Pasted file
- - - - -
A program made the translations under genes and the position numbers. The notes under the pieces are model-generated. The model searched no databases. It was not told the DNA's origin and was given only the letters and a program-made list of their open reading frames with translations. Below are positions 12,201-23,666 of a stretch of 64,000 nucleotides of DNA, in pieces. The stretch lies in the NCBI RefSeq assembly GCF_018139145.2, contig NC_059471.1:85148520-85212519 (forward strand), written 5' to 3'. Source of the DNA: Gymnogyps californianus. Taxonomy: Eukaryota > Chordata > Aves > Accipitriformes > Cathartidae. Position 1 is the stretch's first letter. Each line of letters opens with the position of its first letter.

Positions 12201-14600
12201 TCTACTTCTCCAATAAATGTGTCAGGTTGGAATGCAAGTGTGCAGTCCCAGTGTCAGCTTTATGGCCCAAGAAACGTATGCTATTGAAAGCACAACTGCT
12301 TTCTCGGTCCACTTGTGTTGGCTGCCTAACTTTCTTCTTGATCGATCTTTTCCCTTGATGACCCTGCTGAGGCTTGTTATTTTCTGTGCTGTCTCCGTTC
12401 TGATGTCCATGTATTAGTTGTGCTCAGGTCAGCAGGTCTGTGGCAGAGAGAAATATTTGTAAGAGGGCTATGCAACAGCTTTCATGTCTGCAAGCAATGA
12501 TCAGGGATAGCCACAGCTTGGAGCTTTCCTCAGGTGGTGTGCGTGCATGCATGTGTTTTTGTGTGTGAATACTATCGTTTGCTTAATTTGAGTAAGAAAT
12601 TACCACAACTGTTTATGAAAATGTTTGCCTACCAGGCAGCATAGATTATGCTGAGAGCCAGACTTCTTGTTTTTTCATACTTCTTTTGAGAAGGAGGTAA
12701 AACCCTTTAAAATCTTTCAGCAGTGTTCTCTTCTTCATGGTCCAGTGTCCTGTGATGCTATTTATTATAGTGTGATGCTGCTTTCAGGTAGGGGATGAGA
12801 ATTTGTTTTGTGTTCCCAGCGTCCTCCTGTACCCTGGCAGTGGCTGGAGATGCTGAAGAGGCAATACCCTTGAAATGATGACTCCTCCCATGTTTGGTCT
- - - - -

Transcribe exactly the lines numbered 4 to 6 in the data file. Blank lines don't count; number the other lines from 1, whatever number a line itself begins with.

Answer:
12301 TTCTCGGTCCACTTGTGTTGGCTGCCTAACTTTCTTCTTGATCGATCTTTTCCCTTGATGACCCTGCTGAGGCTTGTTATTTTCTGTGCTGTCTCCGTTC
12401 TGATGTCCATGTATTAGTTGTGCTCAGGTCAGCAGGTCTGTGGCAGAGAGAAATATTTGTAAGAGGGCTATGCAACAGCTTTCATGTCTGCAAGCAATGA
12501 TCAGGGATAGCCACAGCTTGGAGCTTTCCTCAGGTGGTGTGCGTGCATGCATGTGTTTTTGTGTGTGAATACTATCGTTTGCTTAATTTGAGTAAGAAAT